"De novo" means "starting from scratch", that is: you type the desired sequence into a computer, and the synthesize it.
The "de novo" part is important, because it distinguishes this from the already well solved problem of duplicating DNA from an existing DNA template, which is what all our cells do daily, and which can already be done very efficiently in vitro with polymerase chain reaction.
Many startup companies are attempting to create more efficient de novo synthesis methods:
Notably, the dream of most of those companies is to have a machine that sits on a lab bench, which synthesises whatever you want.
TODO current de novo synthesis costs/time to delivery after ordering a custom sequence.
The initial main applications are likely going to be:
but the real pipe dream is building and bootstraping entire artificial chromosomes
Note that this is a specific application of de novo DNA synthesis, e.g. polymerase chain reaction primers is another major application that does not imply creating genes.
Synthesizing the DNA itself is not the only problem however.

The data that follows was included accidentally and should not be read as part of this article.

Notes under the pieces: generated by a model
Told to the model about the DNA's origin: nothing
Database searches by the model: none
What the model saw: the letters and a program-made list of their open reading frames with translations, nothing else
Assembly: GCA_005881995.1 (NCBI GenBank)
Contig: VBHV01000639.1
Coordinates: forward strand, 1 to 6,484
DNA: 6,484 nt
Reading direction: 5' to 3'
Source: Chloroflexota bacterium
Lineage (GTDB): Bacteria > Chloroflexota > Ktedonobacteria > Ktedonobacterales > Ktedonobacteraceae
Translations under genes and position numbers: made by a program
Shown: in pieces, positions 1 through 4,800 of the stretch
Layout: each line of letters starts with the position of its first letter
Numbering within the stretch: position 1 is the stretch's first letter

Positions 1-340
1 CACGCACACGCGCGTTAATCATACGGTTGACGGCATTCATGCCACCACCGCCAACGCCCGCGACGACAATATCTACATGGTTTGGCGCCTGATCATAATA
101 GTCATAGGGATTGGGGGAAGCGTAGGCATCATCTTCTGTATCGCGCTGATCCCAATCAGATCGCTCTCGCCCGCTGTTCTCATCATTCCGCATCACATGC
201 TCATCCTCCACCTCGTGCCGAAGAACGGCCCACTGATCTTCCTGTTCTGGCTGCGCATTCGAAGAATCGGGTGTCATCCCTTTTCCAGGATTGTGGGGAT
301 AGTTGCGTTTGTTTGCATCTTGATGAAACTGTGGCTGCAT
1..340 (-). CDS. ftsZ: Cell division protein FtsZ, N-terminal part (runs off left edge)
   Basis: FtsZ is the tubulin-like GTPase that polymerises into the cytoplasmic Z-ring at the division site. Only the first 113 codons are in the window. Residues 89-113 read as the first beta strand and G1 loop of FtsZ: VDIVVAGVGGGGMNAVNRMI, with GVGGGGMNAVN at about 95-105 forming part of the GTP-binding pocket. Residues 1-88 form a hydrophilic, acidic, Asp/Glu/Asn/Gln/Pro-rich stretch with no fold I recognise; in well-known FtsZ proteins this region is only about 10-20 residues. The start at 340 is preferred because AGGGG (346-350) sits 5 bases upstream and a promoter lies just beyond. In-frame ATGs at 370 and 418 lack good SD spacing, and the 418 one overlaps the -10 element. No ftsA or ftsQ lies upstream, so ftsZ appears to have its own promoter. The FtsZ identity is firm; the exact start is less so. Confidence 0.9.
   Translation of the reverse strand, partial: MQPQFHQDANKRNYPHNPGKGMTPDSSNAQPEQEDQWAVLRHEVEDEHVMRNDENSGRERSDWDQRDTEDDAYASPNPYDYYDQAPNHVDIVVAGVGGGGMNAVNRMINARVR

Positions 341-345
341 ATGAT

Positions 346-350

You then have to get that DNA into a working living form state so that normal cell processes can continue:
Apparently achieved for the first time in 2021: www.jcvi.org/research/first-self-replicating-synthetic-bacterial-cell by the J. Craig Venter Institute.
Basically a synonym for doing a large chunk of de novo DNA synthesis.
TODO: if we had cheap de novo DNA synthesis, how hard would it be to bootstrap a virus culture from that? github.com/cirosantilli/cirosantilli.github.io/issues/60
Is it easy to transfect a cell with the synthesized DNA, and get it to generate full infectious viral particles?
If so, then de novo DNA synthesis would be very similar to 3D printed guns: en.wikipedia.org/wiki/3D_printed_firearms.
It might already be possible to order dissimulated sequences online: